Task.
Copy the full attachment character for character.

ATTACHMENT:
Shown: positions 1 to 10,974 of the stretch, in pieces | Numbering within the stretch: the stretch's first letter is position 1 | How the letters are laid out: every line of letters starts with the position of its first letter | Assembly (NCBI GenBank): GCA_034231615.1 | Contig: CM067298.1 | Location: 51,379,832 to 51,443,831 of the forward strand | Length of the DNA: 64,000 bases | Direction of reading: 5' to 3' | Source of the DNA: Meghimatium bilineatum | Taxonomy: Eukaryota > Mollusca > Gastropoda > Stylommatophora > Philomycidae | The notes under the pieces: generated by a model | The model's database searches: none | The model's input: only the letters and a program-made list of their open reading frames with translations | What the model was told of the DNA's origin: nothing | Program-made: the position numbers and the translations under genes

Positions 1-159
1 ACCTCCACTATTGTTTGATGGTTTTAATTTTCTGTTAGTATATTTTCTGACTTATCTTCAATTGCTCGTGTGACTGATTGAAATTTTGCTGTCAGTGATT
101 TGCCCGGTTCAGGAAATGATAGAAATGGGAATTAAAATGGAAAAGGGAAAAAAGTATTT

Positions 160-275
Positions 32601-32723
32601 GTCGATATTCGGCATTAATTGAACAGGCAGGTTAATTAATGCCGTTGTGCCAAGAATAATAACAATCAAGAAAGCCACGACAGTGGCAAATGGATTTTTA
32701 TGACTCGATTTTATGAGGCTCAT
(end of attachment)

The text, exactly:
Shown: positions 1 to 10,974 of the stretch, in pieces | Numbering within the stretch: the stretch's first letter is position 1 | How the letters are laid out: every line of letters starts with the position of its first letter | Assembly (NCBI GenBank): GCA_034231615.1 | Contig: CM067298.1 | Location: 51,379,832 to 51,443,831 of the forward strand | Length of the DNA: 64,000 bases | Direction of reading: 5' to 3' | Source of the DNA: Meghimatium bilineatum | Taxonomy: Eukaryota > Mollusca > Gastropoda > Stylommatophora > Philomycidae | The notes under the pieces: generated by a model | The model's database searches: none | The model's input: only the letters and a program-made list of their open reading frames with translations | What the model was told of the DNA's origin: nothing | Program-made: the position numbers and the translations under genes

Positions 1-159
1 ACCTCCACTATTGTTTGATGGTTTTAATTTTCTGTTAGTATATTTTCTGACTTATCTTCAATTGCTCGTGTGACTGATTGAAATTTTGCTGTCAGTGATT
101 TGCCCGGTTCAGGAAATGATAGAAATGGGAATTAAAATGGAAAAGGGAAAAAAGTATTT

Positions 160-275
Positions 32601-32723
32601 GTCGATATTCGGCATTAATTGAACAGGCAGGTTAATTAATGCCGTTGTGCCAAGAATAATAACAATCAAGAAAGCCACGACAGTGGCAAATGGATTTTTA
32701 TGACTCGATTTTATGAGGCTCAT